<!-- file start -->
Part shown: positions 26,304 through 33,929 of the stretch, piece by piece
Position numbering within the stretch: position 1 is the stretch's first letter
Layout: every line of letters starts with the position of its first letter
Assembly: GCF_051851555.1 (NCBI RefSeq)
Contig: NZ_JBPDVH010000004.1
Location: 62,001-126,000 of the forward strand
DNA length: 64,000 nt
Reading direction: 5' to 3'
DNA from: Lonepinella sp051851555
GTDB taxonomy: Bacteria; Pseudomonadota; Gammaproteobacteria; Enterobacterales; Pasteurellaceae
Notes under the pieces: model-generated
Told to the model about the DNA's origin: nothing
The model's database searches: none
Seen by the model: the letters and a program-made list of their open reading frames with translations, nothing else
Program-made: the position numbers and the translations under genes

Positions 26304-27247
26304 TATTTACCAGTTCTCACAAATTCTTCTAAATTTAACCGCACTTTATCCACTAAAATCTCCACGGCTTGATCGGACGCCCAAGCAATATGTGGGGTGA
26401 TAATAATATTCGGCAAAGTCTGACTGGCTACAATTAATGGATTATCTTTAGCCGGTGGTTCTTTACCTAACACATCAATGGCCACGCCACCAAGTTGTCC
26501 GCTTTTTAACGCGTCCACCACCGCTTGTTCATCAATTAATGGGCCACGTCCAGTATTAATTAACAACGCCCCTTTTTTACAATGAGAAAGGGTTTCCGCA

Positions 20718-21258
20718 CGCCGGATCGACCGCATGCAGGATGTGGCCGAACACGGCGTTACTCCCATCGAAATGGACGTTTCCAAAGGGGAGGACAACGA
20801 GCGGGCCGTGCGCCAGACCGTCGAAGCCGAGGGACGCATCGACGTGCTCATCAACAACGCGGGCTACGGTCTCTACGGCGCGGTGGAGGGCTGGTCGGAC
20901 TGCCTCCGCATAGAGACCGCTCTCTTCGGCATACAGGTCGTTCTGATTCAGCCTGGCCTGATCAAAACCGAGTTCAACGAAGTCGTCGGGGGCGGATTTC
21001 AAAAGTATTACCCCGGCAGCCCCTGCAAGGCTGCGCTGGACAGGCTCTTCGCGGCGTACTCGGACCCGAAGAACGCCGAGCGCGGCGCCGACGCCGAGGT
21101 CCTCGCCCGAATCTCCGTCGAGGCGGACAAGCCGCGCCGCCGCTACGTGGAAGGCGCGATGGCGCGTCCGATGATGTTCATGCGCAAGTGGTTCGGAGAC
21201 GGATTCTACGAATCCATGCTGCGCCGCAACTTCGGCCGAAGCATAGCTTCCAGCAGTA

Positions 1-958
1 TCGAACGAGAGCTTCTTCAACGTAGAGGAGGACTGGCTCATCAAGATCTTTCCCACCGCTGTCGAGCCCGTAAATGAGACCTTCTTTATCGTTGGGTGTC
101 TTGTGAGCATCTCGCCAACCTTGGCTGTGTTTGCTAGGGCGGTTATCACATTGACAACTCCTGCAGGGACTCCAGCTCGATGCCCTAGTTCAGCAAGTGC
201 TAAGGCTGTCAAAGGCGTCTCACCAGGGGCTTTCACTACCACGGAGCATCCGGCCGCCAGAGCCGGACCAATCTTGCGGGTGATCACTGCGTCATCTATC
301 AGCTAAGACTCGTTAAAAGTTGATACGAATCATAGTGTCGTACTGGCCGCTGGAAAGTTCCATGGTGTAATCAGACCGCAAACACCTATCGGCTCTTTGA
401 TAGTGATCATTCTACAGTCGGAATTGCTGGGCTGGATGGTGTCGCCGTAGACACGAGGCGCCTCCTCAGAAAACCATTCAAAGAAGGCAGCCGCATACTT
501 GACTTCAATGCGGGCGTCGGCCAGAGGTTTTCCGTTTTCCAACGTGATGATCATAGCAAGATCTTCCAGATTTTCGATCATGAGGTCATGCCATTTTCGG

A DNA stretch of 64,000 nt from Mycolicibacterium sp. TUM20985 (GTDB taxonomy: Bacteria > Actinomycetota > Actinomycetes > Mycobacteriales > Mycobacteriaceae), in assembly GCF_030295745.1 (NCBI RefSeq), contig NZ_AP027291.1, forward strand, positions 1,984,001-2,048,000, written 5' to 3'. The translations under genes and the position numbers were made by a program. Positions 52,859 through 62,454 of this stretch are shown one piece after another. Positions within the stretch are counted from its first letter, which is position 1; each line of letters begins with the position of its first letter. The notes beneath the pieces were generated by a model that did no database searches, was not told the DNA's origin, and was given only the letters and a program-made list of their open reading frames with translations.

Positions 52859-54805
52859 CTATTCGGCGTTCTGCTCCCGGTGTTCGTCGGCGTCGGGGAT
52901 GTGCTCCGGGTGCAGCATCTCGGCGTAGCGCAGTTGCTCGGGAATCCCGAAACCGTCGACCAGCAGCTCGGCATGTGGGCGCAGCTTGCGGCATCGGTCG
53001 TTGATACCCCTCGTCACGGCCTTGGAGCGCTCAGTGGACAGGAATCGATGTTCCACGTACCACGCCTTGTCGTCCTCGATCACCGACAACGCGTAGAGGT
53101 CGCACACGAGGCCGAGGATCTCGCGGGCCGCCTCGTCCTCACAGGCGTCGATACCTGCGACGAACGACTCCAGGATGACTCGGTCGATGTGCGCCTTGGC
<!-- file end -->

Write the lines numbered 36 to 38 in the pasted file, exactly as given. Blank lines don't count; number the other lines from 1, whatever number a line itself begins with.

52859 CTATTCGGCGTTCTGCTCCCGGTGTTCGTCGGCGTCGGGGAT
52901 GTGCTCCGGGTGCAGCATCTCGGCGTAGCGCAGTTGCTCGGGAATCCCGAAACCGTCGACCAGCAGCTCGGCATGTGGGCGCAGCTTGCGGCATCGGTCG
53001 TTGATACCCCTCGTCACGGCCTTGGAGCGCTCAGTGGACAGGAATCGATGTTCCACGTACCACGCCTTGTCGTCCTCGATCACCGACAACGCGTAGAGGT